Once the reporting structure is established, job descriptions for the Chief Research and Engagement Officer and the deans of Nursing, Allied Health, and Dentistry will be revised to reflect the change in reporting structure. Provost Coger will send the job descriptions to UNC SO for approval. 

3. Personnel and Finance Administration 

The Chancellor, Dean Waldrum, and Academic Council clarified delegation of authority under ECU Health and a single academic division. The Provost is delegated authority for faculty personnel actions, including academic faculty personnel actions in BSOM. These actions will flow through the Provost’s Office to ensure consistent treatment and alignment with the Faculty Manual. Dean Waldrum is delegated authority for clinical personnel actions within BSOM, including non-faculty clinicians and clinical services staff. Delegated authority for clinical faculty personnel actions continues to be discussed due to the dependence of these positions on clinical income. 

Two workgroups have been charged with developing models for personnel and financial management in the expanded academic division. The Personnel Administration Workgroup is led by Associate Vice Chancellor Kitty Wetherington, and the Finance Administration Workgroup is led by Vice Chancellor Stephanie Coleman. The groups include personnel and finance administrators from Academic Affairs, Health Sciences, and REDE. They are focused on maximizing service to academic units, and have engaged RPK consultants to assist with developing models. They are currently conducting time studies to quantify staff duties and workloads. The data will be used to inform development of administrative models. It is anticipated that the offices will have branches in two or more locations to serve the academic, clinical, and research enterprises. Reductions in force are not anticipated. Responsibilities of existing personnel may change to ensure all functions are covered, including during times of staff turnover. Draft models are due to Academic Council by May 1 to allow time for UNC SO review of potential personnel actions and final implementation by July 1.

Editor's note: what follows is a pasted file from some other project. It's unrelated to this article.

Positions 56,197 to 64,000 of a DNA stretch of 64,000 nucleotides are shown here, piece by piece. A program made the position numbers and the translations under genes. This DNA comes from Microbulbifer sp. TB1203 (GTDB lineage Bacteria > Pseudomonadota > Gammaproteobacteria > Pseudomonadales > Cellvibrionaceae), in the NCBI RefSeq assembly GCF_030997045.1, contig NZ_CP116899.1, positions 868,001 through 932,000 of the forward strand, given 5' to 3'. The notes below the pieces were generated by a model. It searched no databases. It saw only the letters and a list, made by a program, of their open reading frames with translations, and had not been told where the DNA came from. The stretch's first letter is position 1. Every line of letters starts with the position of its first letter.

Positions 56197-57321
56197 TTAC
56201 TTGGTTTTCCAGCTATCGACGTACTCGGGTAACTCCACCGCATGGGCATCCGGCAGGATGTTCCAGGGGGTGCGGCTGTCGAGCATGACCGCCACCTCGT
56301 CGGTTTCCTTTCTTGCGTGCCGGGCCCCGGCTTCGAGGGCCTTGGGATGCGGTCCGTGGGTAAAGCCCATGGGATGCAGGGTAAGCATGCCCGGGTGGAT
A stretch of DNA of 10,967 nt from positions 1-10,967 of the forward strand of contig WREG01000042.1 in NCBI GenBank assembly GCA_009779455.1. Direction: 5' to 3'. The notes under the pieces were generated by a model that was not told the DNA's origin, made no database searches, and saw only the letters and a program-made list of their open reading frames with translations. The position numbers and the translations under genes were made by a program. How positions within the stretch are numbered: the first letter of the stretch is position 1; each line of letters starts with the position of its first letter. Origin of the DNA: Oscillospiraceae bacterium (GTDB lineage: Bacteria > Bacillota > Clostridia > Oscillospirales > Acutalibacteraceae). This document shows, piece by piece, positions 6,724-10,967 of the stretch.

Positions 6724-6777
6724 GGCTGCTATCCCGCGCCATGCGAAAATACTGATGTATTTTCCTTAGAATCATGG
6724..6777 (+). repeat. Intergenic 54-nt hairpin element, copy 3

2.1.3: Create a unified “Council of Deans” 

Provost Hayes formed a Council of Deans that meets on the second Tuesday of each month. The Council is expected to play a key role in institutional leadership under the unified academic division. 

3.1.7: Develop a process internal to ECU for continual financial evaluation of academic programs 

The subgroup that developed this recommendation envisioned that the Provost, Deans Council, Educational Policies and Planning Committee (EPPC), Institutional Planning, Assessment and Research (IPAR), and the Vice Chancellor for Administration and Finance would partner to develop and implement an annual financial assessment of academic programs, and would use the results of the assessment to make strategic recommendation on ECU’s portfolio of academic programs. Currently, Faculty Senate is revising of the EPPC charge to include financial review of programs. The next step will be to convene a small workgroup that will develop and implement an institutional process for setting sustainability goals, assessing financial sustainability of academic programs, developing actionable recommendations, and tracking progress against the goals. To develop an effective process, the performance-weighted enrollment model will need to be finalized, and Provost Coger will need to be engaged. The group is expected to be convened and begin work in July after the arrival of Provost Coger, with a target of implementing an assessment process and accountability process in the Spring Semester of 2023.